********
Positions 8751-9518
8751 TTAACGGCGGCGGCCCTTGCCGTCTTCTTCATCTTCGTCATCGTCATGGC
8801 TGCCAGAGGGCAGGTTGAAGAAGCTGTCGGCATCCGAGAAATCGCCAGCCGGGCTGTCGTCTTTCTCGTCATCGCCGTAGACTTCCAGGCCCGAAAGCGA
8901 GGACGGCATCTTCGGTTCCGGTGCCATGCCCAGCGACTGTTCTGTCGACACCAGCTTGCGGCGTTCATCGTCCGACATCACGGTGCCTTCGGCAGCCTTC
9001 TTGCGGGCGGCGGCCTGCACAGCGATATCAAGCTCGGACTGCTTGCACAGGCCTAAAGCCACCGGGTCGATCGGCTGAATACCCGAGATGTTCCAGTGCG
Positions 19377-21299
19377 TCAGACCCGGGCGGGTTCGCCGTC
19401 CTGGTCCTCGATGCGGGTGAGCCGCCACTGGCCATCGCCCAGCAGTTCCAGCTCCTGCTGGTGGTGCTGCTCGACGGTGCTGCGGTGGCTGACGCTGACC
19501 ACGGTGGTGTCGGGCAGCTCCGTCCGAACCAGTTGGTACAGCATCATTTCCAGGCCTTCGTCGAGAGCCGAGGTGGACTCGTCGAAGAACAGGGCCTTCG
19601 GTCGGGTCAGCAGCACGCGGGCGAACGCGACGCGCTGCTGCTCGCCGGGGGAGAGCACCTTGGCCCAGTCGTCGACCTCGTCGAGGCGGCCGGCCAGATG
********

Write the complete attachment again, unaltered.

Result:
Positions 8751-9518
8751 TTAACGGCGGCGGCCCTTGCCGTCTTCTTCATCTTCGTCATCGTCATGGC
8801 TGCCAGAGGGCAGGTTGAAGAAGCTGTCGGCATCCGAGAAATCGCCAGCCGGGCTGTCGTCTTTCTCGTCATCGCCGTAGACTTCCAGGCCCGAAAGCGA
8901 GGACGGCATCTTCGGTTCCGGTGCCATGCCCAGCGACTGTTCTGTCGACACCAGCTTGCGGCGTTCATCGTCCGACATCACGGTGCCTTCGGCAGCCTTC
9001 TTGCGGGCGGCGGCCTGCACAGCGATATCAAGCTCGGACTGCTTGCACAGGCCTAAAGCCACCGGGTCGATCGGCTGAATACCCGAGATGTTCCAGTGCG
Positions 19377-21299
19377 TCAGACCCGGGCGGGTTCGCCGTC
19401 CTGGTCCTCGATGCGGGTGAGCCGCCACTGGCCATCGCCCAGCAGTTCCAGCTCCTGCTGGTGGTGCTGCTCGACGGTGCTGCGGTGGCTGACGCTGACC
19501 ACGGTGGTGTCGGGCAGCTCCGTCCGAACCAGTTGGTACAGCATCATTTCCAGGCCTTCGTCGAGAGCCGAGGTGGACTCGTCGAAGAACAGGGCCTTCG
19601 GTCGGGTCAGCAGCACGCGGGCGAACGCGACGCGCTGCTGCTCGCCGGGGGAGAGCACCTTGGCCCAGTCGTCGACCTCGTCGAGGCGGCCGGCCAGATG